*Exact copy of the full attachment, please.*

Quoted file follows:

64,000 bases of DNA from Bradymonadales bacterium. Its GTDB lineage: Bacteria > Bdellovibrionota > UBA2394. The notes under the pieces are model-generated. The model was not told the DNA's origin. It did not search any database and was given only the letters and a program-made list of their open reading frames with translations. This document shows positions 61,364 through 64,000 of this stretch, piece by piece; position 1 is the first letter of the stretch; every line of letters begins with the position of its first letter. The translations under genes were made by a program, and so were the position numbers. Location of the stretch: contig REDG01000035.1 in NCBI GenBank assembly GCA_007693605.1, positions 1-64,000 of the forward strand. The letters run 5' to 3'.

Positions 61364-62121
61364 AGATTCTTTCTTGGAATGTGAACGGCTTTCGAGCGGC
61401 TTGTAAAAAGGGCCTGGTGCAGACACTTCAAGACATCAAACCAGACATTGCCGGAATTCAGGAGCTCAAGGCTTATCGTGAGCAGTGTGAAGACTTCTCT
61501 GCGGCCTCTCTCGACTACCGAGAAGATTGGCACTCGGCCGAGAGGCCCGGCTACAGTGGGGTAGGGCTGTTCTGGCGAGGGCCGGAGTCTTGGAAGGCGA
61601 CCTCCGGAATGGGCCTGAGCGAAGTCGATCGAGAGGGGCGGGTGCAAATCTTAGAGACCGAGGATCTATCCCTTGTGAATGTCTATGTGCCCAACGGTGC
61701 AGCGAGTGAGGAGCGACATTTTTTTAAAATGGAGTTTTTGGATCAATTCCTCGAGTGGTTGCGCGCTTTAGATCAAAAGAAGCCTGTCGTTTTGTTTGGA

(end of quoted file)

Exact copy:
64,000 bases of DNA from Bradymonadales bacterium. Its GTDB lineage: Bacteria > Bdellovibrionota > UBA2394. The notes under the pieces are model-generated. The model was not told the DNA's origin. It did not search any database and was given only the letters and a program-made list of their open reading frames with translations. This document shows positions 61,364 through 64,000 of this stretch, piece by piece; position 1 is the first letter of the stretch; every line of letters begins with the position of its first letter. The translations under genes were made by a program, and so were the position numbers. Location of the stretch: contig REDG01000035.1 in NCBI GenBank assembly GCA_007693605.1, positions 1-64,000 of the forward strand. The letters run 5' to 3'.

Positions 61364-62121
61364 AGATTCTTTCTTGGAATGTGAACGGCTTTCGAGCGGC
61401 TTGTAAAAAGGGCCTGGTGCAGACACTTCAAGACATCAAACCAGACATTGCCGGAATTCAGGAGCTCAAGGCTTATCGTGAGCAGTGTGAAGACTTCTCT
61501 GCGGCCTCTCTCGACTACCGAGAAGATTGGCACTCGGCCGAGAGGCCCGGCTACAGTGGGGTAGGGCTGTTCTGGCGAGGGCCGGAGTCTTGGAAGGCGA
61601 CCTCCGGAATGGGCCTGAGCGAAGTCGATCGAGAGGGGCGGGTGCAAATCTTAGAGACCGAGGATCTATCCCTTGTGAATGTCTATGTGCCCAACGGTGC
61701 AGCGAGTGAGGAGCGACATTTTTTTAAAATGGAGTTTTTGGATCAATTCCTCGAGTGGTTGCGCGCTTTAGATCAAAAGAAGCCTGTCGTTTTGTTTGGA